Book Review: Restful Services Cookbook

So you’ve decided that REST is the way forward. The architecture will be resource-orientated. Usually the first half hour of any new project architecture is a dream, elegant, precise – this will be the project that you will be famous for. About 31 minutes in you come across the first problem that doesn’t seem to fit naturally. Sometimes, after a bit of head-scratching, an elegant solution appears. Other times, the shoe-horn comes out and you hope nobody notices. This book helps turn the second situation into the first – but without the head-scratching.

The books is basically a list of problems and how-to solve them in the RESTful style. Each recipe has  a problem,  a solution and a discussion which goes to appropriate amount of detail often showing http requests and responses. There are a 104 recipes ranging from when to use GET to supporting transactions and versioning REST services.

This is the second of O’Reilly’s cookbooks I’ve read and both share the same strengths and weaknesses. The strengths are that the books do exactly what they say on the tin. The weaknesses are that they go no further. There is no theoretical discussion of REST or considerations of when to use REST or another style. The book is practical. It shows you solutions to the problems you haven’t solved yet and shows you a best practice way of solving them – without the head scratching or having to shoe-horn something into your design that really shouldn’t be there.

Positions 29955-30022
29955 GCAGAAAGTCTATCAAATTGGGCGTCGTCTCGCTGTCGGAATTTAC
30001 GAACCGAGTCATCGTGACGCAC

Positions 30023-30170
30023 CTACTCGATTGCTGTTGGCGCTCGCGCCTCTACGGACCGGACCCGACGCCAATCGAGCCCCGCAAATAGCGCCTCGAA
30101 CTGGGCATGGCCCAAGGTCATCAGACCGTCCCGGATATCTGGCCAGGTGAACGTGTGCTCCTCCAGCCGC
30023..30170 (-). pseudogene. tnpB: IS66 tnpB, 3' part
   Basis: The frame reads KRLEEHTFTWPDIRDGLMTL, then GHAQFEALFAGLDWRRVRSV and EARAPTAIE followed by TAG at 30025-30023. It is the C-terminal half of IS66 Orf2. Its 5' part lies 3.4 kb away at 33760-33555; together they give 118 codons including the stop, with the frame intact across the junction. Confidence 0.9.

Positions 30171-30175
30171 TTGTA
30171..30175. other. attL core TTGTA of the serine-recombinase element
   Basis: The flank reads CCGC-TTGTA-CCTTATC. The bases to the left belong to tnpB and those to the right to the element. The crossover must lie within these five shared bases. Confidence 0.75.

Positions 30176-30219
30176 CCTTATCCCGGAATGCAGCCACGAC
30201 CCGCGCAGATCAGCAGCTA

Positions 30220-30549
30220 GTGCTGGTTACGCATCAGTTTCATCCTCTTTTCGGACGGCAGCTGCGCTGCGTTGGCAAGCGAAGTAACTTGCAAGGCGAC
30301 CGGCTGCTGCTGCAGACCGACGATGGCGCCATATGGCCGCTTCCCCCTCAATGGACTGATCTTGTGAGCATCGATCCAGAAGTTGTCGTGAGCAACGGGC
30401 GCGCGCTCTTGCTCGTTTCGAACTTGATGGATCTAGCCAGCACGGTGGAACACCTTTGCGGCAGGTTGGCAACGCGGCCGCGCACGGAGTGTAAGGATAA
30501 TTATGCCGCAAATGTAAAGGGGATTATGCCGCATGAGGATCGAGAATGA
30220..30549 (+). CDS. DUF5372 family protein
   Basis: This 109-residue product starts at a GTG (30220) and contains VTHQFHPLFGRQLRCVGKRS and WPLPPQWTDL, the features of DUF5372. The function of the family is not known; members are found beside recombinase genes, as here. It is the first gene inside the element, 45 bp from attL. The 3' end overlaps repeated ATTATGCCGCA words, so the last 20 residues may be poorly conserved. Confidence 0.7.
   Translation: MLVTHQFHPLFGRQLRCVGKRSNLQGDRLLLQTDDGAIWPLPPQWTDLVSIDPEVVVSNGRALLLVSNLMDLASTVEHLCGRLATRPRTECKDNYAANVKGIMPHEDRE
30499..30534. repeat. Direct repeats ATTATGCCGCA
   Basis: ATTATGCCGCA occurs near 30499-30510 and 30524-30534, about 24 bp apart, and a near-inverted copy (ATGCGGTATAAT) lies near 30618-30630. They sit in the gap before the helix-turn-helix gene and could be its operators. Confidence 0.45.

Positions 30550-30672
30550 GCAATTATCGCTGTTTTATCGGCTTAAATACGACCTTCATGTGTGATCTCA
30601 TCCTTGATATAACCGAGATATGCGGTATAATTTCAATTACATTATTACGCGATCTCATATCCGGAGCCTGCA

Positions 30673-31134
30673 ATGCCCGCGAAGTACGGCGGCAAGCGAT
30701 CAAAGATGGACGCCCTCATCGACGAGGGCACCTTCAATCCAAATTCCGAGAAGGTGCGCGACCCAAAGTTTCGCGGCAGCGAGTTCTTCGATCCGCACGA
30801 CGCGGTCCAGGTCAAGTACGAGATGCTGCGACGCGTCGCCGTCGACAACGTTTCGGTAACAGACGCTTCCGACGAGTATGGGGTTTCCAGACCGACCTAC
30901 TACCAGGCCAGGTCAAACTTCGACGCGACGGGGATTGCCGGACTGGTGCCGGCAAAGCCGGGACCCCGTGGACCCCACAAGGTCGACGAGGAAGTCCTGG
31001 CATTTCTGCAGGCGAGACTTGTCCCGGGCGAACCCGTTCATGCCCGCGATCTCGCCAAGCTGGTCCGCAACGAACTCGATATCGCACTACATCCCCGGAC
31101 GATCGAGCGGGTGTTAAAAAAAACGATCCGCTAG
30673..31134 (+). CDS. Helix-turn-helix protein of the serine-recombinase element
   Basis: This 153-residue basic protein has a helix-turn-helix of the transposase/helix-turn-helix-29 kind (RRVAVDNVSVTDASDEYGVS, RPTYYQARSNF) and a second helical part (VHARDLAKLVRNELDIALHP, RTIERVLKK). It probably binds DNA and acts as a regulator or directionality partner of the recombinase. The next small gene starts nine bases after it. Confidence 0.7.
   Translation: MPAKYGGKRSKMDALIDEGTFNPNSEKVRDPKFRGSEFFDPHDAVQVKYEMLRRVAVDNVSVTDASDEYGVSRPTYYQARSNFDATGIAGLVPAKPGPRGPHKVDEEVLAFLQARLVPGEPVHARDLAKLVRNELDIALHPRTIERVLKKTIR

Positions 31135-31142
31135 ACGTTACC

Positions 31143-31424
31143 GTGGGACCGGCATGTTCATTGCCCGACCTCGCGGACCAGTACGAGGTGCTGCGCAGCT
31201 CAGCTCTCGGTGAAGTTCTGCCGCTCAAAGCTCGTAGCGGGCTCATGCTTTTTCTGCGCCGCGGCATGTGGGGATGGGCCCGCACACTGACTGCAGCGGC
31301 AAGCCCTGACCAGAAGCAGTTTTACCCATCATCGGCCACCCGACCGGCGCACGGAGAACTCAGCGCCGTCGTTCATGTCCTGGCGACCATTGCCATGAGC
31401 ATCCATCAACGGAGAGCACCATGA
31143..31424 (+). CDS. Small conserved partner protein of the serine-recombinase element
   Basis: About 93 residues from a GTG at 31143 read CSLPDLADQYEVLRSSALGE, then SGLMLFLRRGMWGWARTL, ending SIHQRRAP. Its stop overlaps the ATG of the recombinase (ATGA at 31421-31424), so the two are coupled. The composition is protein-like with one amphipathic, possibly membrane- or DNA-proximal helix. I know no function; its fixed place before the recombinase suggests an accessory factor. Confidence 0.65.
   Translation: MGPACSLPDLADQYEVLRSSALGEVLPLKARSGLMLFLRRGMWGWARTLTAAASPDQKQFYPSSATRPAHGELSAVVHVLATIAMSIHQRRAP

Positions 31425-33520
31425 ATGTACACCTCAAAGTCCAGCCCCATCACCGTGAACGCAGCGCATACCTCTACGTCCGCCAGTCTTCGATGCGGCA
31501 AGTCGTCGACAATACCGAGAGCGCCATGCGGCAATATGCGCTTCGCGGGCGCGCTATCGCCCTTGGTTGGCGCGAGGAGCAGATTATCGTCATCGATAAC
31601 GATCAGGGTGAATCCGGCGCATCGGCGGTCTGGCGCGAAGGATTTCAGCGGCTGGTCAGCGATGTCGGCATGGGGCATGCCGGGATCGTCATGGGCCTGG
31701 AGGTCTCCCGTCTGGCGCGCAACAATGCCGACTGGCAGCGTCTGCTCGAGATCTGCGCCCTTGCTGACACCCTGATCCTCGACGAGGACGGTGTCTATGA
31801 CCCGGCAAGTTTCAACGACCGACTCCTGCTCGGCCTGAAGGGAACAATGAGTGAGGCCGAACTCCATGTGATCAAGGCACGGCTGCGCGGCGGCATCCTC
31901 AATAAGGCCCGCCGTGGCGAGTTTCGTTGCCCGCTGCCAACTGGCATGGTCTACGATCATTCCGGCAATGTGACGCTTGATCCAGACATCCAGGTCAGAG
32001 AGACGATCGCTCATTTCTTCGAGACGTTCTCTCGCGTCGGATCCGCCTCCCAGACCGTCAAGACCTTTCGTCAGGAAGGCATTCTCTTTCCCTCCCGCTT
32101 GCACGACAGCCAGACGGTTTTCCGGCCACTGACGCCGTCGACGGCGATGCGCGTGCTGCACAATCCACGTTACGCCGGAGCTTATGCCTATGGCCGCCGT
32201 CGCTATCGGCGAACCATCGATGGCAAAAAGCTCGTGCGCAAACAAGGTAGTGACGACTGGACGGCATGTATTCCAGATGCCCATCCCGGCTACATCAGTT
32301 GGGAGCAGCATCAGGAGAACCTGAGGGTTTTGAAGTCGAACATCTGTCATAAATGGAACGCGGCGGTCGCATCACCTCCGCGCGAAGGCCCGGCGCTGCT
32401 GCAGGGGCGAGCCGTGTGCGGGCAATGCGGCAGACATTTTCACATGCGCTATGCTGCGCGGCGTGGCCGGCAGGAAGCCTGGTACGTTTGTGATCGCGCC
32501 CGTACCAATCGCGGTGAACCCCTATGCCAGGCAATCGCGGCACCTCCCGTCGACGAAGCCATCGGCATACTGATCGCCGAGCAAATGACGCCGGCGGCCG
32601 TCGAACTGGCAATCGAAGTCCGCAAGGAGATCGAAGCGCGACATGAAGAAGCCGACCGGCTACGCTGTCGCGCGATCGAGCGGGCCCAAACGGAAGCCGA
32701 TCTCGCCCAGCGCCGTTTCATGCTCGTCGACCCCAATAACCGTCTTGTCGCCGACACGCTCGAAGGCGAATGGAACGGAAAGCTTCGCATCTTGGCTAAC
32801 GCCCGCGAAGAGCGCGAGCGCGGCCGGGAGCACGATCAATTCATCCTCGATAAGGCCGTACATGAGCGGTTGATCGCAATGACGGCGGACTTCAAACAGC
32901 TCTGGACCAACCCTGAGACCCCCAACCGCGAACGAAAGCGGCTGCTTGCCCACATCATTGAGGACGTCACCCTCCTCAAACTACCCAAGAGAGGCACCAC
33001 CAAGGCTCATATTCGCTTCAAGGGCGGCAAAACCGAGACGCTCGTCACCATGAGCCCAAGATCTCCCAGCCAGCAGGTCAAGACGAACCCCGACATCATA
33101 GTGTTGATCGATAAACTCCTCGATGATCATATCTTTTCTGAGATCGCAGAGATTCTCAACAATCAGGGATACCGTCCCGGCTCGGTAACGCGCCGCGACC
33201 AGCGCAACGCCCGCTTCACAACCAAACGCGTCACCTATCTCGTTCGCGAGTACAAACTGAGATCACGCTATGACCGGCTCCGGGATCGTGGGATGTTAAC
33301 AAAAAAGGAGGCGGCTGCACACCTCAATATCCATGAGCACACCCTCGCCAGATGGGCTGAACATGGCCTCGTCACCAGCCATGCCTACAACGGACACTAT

All in all an excellent book, every architect should have a copy on their book shelf.

Restful Services Cookbook; Allamaraju, S.; O’Reilly 2010;

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